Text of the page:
"All Together on the Downbeat"

by Chad Fenner

 

 

 

The first thing people say when they see this image is “what the heck? . . . how did you? . . .”.

The is a form of photography called “levitation photography” (Google it).  The basic premise is that you take a photo of your background with no subject in it.  Then add your subject, supported by some prop – either a ladder, stool, chair, box, bucket, other people . . .  whatever, and take a second shot.  Pull both images into Photoshop as layers with your subject layer in front of the empty background layer.  Then, align the layers and using a mask took, mask out the props supporting your subject (and anything else you don't want in the final shot) leaving the background layer to show through.  The result is your subject “floating” in the air.

I practiced this technique a couple of times on a small scale, but I really wanted to do this on a big scale.  I had shot a local Christian Rock band called Drive Thru Society live on several occasions, and had been wanting to do a photo shoot with them.  I thought this would be perfect.  Once I explained the concept to them, they totally embraced it.  While I may have the one pulling the trigger and doing the post-processing, I really do have to thank the band for their creative ideas in the implementation.  When we showed up for the shoot, I had a 3' and 4' step ladders.  They had the 8’ step ladder that the drummer is sitting on.  They came up with the theme of “down beat”.  They had a basic idea of how each band member should be posed.  They really were the creative geniuses of this image. (As a side note, they also had some ideas that were well beyond my current skill level – I look forward to working with them again as I expand my capabilities.)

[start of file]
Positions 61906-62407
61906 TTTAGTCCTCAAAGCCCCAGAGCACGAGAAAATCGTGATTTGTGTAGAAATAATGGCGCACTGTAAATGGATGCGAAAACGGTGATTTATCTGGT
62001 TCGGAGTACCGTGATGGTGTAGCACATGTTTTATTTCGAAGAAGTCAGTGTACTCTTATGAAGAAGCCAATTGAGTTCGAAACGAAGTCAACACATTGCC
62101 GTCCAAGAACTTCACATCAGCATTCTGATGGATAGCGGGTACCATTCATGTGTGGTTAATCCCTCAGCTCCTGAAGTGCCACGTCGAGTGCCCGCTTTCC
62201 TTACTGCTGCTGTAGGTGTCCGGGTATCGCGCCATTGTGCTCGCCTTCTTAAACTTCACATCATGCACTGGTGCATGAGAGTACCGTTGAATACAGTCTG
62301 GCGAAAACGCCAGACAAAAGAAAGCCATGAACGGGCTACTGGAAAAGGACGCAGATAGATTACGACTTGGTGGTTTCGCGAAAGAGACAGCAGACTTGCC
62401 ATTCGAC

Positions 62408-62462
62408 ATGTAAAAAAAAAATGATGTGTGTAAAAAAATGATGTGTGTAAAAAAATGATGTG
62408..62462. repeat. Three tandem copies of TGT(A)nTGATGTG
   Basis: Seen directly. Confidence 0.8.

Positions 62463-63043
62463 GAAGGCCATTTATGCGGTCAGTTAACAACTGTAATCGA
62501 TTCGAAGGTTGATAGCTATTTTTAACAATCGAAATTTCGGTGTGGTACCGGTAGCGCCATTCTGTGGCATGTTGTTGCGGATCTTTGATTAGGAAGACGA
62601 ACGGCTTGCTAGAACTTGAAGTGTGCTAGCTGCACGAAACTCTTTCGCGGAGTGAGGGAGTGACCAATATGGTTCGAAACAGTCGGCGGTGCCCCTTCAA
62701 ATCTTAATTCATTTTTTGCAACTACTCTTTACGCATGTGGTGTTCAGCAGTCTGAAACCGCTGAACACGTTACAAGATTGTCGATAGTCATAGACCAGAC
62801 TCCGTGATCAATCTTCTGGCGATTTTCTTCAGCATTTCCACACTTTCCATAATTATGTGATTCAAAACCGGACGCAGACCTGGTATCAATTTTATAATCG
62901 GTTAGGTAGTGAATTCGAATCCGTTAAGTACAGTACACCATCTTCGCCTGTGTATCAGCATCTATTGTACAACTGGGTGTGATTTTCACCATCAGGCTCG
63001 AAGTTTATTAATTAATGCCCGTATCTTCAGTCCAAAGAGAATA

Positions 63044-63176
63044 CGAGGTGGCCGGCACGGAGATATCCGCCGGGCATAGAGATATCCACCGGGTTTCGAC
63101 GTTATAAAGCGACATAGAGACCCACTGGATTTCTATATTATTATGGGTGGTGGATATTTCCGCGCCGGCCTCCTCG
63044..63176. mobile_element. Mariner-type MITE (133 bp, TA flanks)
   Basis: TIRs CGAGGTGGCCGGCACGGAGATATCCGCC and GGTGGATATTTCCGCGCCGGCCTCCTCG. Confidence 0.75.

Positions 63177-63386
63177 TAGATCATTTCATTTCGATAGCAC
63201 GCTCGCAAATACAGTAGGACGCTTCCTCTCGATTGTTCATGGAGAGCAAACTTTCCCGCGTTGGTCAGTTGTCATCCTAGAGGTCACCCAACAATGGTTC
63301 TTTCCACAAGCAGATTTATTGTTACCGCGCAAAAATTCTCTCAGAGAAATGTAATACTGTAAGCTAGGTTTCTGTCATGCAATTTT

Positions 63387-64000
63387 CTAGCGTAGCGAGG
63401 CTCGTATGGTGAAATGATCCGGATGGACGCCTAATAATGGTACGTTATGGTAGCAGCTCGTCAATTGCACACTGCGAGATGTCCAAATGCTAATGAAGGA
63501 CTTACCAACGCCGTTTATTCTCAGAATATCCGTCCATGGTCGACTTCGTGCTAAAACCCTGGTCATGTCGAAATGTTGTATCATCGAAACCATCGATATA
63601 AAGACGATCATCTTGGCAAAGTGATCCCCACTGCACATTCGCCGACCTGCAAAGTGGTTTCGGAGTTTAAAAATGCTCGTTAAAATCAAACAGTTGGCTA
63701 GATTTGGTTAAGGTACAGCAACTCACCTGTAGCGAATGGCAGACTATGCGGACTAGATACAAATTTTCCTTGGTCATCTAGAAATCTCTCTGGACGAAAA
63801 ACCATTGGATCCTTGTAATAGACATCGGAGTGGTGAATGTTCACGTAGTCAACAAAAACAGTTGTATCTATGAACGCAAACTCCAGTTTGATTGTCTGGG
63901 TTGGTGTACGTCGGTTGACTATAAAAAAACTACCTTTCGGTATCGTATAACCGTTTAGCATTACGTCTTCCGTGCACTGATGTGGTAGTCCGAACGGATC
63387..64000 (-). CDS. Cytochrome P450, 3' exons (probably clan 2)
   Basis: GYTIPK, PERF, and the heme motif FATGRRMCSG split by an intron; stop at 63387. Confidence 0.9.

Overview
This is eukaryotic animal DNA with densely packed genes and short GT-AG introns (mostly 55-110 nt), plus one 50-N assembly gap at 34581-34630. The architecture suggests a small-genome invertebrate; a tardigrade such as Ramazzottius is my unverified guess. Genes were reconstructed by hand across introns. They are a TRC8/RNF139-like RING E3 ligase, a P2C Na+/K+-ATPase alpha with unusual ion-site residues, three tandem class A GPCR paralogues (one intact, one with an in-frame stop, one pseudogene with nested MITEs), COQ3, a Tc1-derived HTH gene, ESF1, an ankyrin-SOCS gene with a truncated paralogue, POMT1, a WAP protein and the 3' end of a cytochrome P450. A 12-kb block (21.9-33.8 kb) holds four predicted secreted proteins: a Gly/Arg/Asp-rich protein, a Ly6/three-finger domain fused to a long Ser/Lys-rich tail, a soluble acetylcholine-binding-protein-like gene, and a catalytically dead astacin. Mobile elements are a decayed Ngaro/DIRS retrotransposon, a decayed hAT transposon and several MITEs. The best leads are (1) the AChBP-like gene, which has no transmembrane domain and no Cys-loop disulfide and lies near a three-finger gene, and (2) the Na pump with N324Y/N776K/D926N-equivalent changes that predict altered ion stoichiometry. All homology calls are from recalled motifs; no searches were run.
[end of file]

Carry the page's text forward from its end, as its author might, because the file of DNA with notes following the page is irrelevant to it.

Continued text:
In this case, there are 8 stacked layers:  The background, each of the 5 band members, the amp in the top left, and the random papers flying through the air.  In every layer, each of the other band members helped to support the band member in that layer either by steadying the ladder, holding up a symbol or amp or being a part of the team that supported those long guitar cords.  This really was a team effort.  I’ve included thumbnails of each of the 8 layers for reference.

I made a few mistakes.  On the front two band members, the lighting was not as bright as it was for the band members higher up in the frame, so I decided to use a small fill-in flash to help illuminate them.  That resulted in those two being lit differently than the rest.  I could mostly adjust out the differences in the white balance, but there was nothing I could do about the difference in shadowing.

I also wished I had been further back and used a longer lens.  Using the short lens created a large perspective difference between the two people in front and the drummer in back.  They look huge compared to him.

There were also little things, like having the supporting band members standing right behind the item they are holding on to.  That mean more fine masking.  Had they stood off to the side, I could have masked them in one fell swoop with only a bit of fine masking where they were holding the item.

But I learned a lot from the exercise, and won’t make those mistakes again.  And while I had a ton of fun doing it, I won't be doing it for free next time!